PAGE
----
HEROIN PROGRAM'S DEADLY TOLL
January 13, 2009
Most drug-addiction programs follow the principle of harm reduction, a philosophy that argues that the best way to save users' lives isn't to force them off illegal drugs. Instead, its adherents teach safer ways to use drugs -- supplying clean needles to prevent the spread of disease or teaching how to avoid overdosing. The programs are credited with saving lives in cities across the United States; yet, many program workers are dying from drug overdoses, says the Wall Street Journal.
Worker drug abuse is becoming a huge problem and harm reduction leaders have struggled to address it, adds the Journal:
- In New York and San Francisco, at least 5 harm reduction staffers have died of overdoses.
- These include needle-exchange founders in both cities, as well as psychologist John Watters, a needle-exchange advocate who started a study to track how outreach programs benefited drug users and died from an opiate overdose in 1995.
However, studies suggest that needle exchanges work:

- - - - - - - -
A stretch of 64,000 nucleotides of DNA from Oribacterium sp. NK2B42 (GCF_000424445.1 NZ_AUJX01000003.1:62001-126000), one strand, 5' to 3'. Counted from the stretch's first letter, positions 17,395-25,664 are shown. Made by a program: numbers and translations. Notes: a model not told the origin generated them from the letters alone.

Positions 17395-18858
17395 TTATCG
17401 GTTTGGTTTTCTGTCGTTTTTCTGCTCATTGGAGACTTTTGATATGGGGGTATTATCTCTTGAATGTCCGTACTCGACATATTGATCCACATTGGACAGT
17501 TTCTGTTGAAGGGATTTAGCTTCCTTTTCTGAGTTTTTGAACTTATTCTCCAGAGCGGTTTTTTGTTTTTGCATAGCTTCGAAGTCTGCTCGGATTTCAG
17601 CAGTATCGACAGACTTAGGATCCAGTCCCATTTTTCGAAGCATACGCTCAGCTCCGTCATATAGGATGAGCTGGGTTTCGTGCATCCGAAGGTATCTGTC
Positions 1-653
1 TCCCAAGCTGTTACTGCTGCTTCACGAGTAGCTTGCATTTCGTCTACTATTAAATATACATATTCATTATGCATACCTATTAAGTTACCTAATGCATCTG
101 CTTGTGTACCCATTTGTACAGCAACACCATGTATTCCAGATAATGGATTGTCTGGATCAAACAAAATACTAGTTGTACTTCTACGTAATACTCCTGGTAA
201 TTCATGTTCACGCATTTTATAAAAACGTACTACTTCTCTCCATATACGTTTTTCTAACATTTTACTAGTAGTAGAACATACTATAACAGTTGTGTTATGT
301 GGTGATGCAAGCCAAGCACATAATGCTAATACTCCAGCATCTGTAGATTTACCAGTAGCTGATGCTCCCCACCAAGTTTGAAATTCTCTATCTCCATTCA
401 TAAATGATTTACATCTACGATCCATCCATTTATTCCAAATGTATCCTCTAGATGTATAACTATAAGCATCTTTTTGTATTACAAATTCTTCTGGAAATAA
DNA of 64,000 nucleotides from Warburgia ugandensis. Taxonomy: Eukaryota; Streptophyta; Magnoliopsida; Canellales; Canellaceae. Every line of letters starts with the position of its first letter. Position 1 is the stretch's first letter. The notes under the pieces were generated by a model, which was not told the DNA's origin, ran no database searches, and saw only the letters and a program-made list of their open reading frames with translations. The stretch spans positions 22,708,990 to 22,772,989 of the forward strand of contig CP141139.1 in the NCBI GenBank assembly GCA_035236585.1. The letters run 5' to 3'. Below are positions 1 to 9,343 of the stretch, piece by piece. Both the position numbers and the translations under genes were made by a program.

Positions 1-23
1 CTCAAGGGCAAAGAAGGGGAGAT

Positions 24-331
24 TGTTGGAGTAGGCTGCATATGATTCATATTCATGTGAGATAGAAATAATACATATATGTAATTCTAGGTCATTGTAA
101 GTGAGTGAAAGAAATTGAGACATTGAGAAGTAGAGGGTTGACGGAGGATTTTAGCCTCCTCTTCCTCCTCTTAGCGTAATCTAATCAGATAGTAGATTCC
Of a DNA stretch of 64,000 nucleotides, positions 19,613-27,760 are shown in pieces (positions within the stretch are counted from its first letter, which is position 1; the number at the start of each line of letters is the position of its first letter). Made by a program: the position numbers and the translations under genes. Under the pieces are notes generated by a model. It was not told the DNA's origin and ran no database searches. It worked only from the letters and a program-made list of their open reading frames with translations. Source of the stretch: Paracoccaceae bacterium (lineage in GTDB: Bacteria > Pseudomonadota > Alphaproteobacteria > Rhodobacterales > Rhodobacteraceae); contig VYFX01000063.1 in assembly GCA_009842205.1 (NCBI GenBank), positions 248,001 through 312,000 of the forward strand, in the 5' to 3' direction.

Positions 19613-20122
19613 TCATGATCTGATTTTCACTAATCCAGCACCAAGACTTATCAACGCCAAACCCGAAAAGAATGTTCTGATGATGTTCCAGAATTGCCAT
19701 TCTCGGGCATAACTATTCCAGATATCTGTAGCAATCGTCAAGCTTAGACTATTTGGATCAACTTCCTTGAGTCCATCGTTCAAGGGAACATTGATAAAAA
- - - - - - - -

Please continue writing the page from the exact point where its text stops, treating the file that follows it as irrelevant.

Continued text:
- In San Francisco, Chicago and New Mexico, heroin-related deaths dropped after users were taught how to administer an anti-overdose medication to each other, and the programs have been found to help reduce HIV infections.
- In New York City, the rate of new HIV infections among injection-drug users dropped more than 75 percent between 1995 and 2002 as the number of clean needles distributed doubled.
Although federal funding for such programs has grown in recent years, they still face many challenges. They can exact a toll on those who operate them; staffers typically earn little or no money for working on bleak urban front lines with traumatized users. Programs tend to be run on the cheap, often giving little of the training and support. Those dealing with other factors -- depression, history of drug use or personal stresses -- may find it particularly hard to cope, says the Journal.
Source: Justin Scheck, "Heroin Program's Deadly Toll," Wall Street Journal, January 10-11, 2009.
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